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Foreign Investment Law: A Step Towards “Institutional” Opening Up

Apr 18, 2019
  • Zhang Monan

    Deputy Director of Institute of American and European Studies, CCIEE

On March 15, the Second Session of China’s 13th National People’s Congress adopted the new Foreign Investment Law. By progressing toward the institutional mechanisms of an open economic system, the law marked an important step towards opening up, based on related rules and institutions.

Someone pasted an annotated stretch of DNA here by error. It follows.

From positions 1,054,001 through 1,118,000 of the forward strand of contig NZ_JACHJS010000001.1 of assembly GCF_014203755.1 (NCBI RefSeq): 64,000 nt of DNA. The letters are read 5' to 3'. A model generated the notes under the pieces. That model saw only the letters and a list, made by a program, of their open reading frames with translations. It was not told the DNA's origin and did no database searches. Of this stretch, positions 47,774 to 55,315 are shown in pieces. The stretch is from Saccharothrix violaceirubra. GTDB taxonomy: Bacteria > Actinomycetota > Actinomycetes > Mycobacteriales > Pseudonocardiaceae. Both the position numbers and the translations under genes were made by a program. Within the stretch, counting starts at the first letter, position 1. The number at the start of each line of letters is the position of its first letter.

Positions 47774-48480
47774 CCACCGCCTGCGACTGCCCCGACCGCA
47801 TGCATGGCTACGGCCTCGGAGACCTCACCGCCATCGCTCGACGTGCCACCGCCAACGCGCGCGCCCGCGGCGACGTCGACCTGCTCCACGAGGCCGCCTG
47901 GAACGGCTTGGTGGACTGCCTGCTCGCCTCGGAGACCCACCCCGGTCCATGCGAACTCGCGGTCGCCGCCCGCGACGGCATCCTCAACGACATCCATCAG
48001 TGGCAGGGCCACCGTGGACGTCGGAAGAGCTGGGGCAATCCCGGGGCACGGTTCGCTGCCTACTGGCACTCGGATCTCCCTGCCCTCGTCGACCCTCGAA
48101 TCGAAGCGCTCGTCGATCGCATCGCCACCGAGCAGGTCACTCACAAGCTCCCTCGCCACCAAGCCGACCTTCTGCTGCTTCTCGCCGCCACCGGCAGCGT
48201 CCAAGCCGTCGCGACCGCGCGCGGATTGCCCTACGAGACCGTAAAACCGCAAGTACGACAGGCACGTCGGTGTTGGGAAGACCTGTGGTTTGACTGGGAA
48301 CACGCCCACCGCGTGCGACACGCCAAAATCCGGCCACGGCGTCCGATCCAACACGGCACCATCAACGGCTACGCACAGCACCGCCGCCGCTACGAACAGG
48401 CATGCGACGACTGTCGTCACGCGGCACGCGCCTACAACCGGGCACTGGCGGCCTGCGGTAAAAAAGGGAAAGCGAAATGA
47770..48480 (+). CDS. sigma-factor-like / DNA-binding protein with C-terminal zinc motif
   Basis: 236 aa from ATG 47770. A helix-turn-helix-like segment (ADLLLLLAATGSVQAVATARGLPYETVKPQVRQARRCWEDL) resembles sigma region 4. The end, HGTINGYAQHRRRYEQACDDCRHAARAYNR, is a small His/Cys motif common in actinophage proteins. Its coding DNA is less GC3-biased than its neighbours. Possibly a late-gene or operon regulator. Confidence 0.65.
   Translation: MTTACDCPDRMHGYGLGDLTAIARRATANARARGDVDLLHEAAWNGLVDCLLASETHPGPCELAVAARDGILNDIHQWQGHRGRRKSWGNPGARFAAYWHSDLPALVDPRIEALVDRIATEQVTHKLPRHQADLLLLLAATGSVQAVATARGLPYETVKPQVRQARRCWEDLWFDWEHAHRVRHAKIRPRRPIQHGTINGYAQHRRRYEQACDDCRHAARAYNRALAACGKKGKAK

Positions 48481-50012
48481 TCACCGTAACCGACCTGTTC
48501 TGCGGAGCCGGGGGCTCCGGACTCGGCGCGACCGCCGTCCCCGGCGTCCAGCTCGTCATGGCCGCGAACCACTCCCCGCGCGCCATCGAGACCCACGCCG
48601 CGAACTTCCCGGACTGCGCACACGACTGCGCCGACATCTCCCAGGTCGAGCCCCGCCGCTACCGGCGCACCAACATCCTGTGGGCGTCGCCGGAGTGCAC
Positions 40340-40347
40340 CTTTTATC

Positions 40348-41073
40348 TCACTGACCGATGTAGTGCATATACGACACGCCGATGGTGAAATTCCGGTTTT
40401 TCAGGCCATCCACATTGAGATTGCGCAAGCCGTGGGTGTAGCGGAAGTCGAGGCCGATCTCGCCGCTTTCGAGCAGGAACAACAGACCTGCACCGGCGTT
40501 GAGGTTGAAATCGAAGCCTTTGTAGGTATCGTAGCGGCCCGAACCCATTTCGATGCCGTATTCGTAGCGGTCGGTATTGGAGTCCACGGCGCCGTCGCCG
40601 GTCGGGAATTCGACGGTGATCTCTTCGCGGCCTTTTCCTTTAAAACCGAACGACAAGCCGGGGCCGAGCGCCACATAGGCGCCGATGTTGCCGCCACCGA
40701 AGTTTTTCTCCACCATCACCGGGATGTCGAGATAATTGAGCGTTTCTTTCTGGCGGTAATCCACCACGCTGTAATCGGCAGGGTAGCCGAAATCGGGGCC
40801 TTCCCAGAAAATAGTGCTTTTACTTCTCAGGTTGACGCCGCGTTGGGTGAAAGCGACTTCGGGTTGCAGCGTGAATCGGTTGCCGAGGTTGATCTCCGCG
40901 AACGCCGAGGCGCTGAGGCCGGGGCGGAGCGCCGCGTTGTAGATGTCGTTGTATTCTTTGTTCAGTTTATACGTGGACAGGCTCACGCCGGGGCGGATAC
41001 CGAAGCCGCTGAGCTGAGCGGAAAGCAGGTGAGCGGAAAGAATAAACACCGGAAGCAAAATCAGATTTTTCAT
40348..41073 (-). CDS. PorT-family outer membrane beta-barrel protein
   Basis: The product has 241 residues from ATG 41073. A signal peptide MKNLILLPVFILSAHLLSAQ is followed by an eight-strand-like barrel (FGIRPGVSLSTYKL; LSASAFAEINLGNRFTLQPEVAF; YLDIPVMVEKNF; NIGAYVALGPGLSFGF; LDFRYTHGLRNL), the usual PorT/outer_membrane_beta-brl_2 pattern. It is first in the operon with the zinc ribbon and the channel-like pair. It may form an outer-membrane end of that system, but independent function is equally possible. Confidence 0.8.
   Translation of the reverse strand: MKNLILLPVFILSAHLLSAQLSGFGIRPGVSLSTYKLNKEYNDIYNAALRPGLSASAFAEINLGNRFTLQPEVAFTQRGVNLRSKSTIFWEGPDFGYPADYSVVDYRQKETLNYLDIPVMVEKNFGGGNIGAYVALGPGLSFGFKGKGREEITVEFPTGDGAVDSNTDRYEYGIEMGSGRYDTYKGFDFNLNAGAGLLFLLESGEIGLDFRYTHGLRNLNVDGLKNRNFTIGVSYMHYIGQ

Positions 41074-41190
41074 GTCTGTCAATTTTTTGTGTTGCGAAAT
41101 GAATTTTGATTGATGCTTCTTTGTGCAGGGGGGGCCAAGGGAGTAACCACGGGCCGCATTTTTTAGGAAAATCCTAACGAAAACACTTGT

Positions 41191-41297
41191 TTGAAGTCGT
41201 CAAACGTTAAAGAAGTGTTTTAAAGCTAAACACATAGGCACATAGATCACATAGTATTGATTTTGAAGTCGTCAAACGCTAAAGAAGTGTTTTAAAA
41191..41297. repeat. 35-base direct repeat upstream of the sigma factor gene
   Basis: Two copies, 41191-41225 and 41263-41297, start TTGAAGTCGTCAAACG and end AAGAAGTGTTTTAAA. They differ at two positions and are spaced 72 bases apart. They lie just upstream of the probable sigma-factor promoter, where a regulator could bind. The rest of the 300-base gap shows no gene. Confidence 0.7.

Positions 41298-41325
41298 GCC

China has been on the path of reform and opening up for 40 years, as its open economic system has evolved from a process of opening up based on policies, to that based on flows of goods and factors of production, and now to that based on rules and related institutions. In this historical process, foreign investments have played an integral role as a force driving China’s socioeconomic development. Since the adoption of reform and opening-up, China has gradually developed a legal system framework for foreign investments featuring the laws on Chinese-foreign equity joint ventures, contractual joint ventures, and wholly foreign-owned enterprises. In recent years, however, amid setbacks for globalization and profound changes in the domestic and international situation, critically important issues have emerged that have a direct bearing on China’s long-term socioeconomic development: how to adapt to the new pattern of globalization, how to eliminate inequity and the phenomenon of distorted resource distribution in the course of opening up based on policies, and how to promote high-quality development through opening-up based on high standards.